Toilet facilities can vary widely in restaurants and my general rule is to stay out of them if you can.  Most restaurants, especially in towns and cities, are located in century-old buildings which were not originally built with toilets in mind.  Consequently, they have been retrofitted with bathrooms that range from disgusting to adequate. The toilets can be especially lousy in restaurants found in France and Italy where they are usually located in a basement or cellar.  The worst toilets date from the early 20th century and are basically a simple hole in the floor with a foot rest on either side.  Simply step up, aim, go, and drip dry. Others can be a bit more user friendly initially, but flushing can become a problem.  The best solution is to look up for something to pull, look down for some to push, or look around for something to lift up or push down.  Of course there are clean and modern toilets too, but you’ll need no help with those.  Unless it is one of those fully automatic models, in which case you’ll need to move quickly!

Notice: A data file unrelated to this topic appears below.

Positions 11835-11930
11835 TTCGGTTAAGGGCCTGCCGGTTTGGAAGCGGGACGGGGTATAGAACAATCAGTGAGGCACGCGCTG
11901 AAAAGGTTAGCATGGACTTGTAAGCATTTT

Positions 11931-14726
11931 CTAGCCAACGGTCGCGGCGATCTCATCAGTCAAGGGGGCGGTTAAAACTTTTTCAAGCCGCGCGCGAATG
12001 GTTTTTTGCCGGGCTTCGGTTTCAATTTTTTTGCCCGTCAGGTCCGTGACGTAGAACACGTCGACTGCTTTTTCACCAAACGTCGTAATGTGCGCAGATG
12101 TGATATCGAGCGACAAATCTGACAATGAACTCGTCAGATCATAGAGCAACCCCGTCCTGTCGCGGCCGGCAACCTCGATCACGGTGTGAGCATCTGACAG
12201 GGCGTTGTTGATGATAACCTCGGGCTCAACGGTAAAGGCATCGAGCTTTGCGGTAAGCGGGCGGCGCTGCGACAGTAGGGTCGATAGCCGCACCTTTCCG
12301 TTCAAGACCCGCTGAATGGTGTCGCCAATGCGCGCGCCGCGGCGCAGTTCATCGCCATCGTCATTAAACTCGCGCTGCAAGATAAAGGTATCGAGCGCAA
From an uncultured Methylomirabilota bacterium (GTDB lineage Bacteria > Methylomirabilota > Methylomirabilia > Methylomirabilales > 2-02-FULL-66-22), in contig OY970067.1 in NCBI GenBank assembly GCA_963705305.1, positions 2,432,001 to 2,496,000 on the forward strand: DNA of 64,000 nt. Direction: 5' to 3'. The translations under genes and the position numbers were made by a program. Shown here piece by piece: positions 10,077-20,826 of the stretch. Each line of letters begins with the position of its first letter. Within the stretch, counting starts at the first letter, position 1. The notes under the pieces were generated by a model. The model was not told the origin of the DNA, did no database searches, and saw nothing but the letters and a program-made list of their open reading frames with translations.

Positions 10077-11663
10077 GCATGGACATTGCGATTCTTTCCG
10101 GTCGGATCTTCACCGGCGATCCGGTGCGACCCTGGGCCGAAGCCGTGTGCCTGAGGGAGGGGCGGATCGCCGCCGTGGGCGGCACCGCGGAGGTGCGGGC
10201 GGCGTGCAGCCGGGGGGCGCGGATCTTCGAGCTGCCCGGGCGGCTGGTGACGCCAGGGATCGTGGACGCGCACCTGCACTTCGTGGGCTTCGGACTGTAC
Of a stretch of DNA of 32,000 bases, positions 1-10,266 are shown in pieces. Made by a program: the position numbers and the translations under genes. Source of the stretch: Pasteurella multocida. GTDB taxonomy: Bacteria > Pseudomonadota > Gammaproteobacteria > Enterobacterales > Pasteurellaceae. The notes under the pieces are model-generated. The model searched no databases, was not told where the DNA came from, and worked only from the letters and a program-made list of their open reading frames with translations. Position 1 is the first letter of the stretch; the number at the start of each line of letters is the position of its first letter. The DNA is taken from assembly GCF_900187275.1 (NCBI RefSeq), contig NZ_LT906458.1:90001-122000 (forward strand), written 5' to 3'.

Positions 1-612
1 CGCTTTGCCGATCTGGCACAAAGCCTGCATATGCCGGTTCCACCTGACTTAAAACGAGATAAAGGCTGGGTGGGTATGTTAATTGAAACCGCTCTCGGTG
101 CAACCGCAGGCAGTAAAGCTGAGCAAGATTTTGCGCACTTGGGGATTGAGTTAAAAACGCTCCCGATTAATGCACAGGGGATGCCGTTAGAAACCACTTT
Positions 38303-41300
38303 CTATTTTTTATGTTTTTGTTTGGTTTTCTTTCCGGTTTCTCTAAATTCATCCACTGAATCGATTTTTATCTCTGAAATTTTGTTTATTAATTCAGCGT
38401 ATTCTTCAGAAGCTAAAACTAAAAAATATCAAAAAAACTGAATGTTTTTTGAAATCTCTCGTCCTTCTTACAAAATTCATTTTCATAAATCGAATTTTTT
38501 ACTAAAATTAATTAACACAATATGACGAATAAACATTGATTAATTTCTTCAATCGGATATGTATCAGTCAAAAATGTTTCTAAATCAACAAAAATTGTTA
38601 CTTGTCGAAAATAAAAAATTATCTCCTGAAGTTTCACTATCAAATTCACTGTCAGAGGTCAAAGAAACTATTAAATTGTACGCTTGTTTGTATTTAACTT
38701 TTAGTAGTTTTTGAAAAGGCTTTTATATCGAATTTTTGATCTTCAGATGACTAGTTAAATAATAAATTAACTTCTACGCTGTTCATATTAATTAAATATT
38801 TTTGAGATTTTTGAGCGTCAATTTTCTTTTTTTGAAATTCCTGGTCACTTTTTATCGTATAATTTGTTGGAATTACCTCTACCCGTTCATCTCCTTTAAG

In Amsterdam there are public urinals unlike anything I’ve ever experienced.  Imagine a pristine canal-side scene: swans floating serenely, bikes cluttering bridges, little boats floating by with couples in love, pastel classical buildings lining the lovely canals, and you’ve got a front row view from the public “pissor”!  These public urinals date back a hundred years to the age of art nouveau and the turn of the 20th century.  I can’t imagine turn-of-the-century gentlemen needing to go so badly that these things just had to be out canal-side, but who knows?